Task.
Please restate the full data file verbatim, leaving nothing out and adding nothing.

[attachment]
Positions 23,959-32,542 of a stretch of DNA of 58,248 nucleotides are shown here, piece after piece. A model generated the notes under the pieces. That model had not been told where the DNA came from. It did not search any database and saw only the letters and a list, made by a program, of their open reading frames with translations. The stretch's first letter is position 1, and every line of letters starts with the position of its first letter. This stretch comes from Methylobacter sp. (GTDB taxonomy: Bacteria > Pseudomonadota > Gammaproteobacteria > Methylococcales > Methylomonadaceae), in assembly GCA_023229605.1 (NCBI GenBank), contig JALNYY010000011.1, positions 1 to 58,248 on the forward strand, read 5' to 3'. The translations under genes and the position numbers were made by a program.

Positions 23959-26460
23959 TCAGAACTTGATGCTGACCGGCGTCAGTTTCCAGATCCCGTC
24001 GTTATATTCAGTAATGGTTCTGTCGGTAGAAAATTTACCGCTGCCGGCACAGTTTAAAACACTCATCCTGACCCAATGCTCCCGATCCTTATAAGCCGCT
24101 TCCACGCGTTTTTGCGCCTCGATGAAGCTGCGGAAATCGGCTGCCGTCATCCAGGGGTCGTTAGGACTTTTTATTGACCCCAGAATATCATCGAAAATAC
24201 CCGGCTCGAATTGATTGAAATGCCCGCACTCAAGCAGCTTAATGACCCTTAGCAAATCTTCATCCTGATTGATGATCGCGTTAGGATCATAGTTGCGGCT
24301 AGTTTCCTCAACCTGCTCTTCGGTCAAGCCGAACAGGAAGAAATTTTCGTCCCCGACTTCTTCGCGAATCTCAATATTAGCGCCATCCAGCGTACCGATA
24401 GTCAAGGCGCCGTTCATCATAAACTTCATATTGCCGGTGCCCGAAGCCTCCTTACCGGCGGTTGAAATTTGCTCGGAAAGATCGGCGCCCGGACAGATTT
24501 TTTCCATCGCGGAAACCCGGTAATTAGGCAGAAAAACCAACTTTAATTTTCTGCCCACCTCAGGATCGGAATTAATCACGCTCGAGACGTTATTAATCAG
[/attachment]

Positions 23,959-32,542 of a stretch of DNA of 58,248 nucleotides are shown here, piece after piece. A model generated the notes under the pieces. That model had not been told where the DNA came from. It did not search any database and saw only the letters and a list, made by a program, of their open reading frames with translations. The stretch's first letter is position 1, and every line of letters starts with the position of its first letter. This stretch comes from Methylobacter sp. (GTDB taxonomy: Bacteria > Pseudomonadota > Gammaproteobacteria > Methylococcales > Methylomonadaceae), in assembly GCA_023229605.1 (NCBI GenBank), contig JALNYY010000011.1, positions 1 to 58,248 on the forward strand, read 5' to 3'. The translations under genes and the position numbers were made by a program.

Positions 23959-26460
23959 TCAGAACTTGATGCTGACCGGCGTCAGTTTCCAGATCCCGTC
24001 GTTATATTCAGTAATGGTTCTGTCGGTAGAAAATTTACCGCTGCCGGCACAGTTTAAAACACTCATCCTGACCCAATGCTCCCGATCCTTATAAGCCGCT
24101 TCCACGCGTTTTTGCGCCTCGATGAAGCTGCGGAAATCGGCTGCCGTCATCCAGGGGTCGTTAGGACTTTTTATTGACCCCAGAATATCATCGAAAATAC
24201 CCGGCTCGAATTGATTGAAATGCCCGCACTCAAGCAGCTTAATGACCCTTAGCAAATCTTCATCCTGATTGATGATCGCGTTAGGATCATAGTTGCGGCT
24301 AGTTTCCTCAACCTGCTCTTCGGTCAAGCCGAACAGGAAGAAATTTTCGTCCCCGACTTCTTCGCGAATCTCAATATTAGCGCCATCCAGCGTACCGATA
24401 GTCAAGGCGCCGTTCATCATAAACTTCATATTGCCGGTGCCCGAAGCCTCCTTACCGGCGGTTGAAATTTGCTCGGAAAGATCGGCGCCCGGACAGATTT
24501 TTTCCATCGCGGAAACCCGGTAATTAGGCAGAAAAACCAACTTTAATTTTCTGCCCACCTCAGGATCGGAATTAATCACGCTCGAGACGTTATTAATCAG